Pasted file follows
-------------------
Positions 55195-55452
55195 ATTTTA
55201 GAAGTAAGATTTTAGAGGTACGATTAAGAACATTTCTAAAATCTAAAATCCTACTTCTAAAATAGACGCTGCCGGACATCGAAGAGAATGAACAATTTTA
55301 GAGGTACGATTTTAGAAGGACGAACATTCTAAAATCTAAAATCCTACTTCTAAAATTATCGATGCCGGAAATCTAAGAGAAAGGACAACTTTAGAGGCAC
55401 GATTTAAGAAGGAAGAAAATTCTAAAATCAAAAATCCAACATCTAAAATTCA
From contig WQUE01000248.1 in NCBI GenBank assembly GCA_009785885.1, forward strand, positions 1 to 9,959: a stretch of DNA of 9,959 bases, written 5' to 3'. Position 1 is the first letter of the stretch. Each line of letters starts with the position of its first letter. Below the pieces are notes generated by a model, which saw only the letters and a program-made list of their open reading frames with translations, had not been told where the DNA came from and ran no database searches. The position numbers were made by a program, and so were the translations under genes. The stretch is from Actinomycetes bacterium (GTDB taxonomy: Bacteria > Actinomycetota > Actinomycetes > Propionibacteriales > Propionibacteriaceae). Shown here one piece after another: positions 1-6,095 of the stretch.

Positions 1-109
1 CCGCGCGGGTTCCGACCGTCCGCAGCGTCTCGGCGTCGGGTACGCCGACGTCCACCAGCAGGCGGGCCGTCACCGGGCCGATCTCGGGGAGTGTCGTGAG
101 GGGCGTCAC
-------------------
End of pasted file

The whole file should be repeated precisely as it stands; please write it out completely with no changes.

Positions 55195-55452
55195 ATTTTA
55201 GAAGTAAGATTTTAGAGGTACGATTAAGAACATTTCTAAAATCTAAAATCCTACTTCTAAAATAGACGCTGCCGGACATCGAAGAGAATGAACAATTTTA
55301 GAGGTACGATTTTAGAAGGACGAACATTCTAAAATCTAAAATCCTACTTCTAAAATTATCGATGCCGGAAATCTAAGAGAAAGGACAACTTTAGAGGCAC
55401 GATTTAAGAAGGAAGAAAATTCTAAAATCAAAAATCCAACATCTAAAATTCA
From contig WQUE01000248.1 in NCBI GenBank assembly GCA_009785885.1, forward strand, positions 1 to 9,959: a stretch of DNA of 9,959 bases, written 5' to 3'. Position 1 is the first letter of the stretch. Each line of letters starts with the position of its first letter. Below the pieces are notes generated by a model, which saw only the letters and a program-made list of their open reading frames with translations, had not been told where the DNA came from and ran no database searches. The position numbers were made by a program, and so were the translations under genes. The stretch is from Actinomycetes bacterium (GTDB taxonomy: Bacteria > Actinomycetota > Actinomycetes > Propionibacteriales > Propionibacteriaceae). Shown here one piece after another: positions 1-6,095 of the stretch.

Positions 1-109
1 CCGCGCGGGTTCCGACCGTCCGCAGCGTCTCGGCGTCGGGTACGCCGACGTCCACCAGCAGGCGGGCCGTCACCGGGCCGATCTCGGGGAGTGTCGTGAG
101 GGGCGTCAC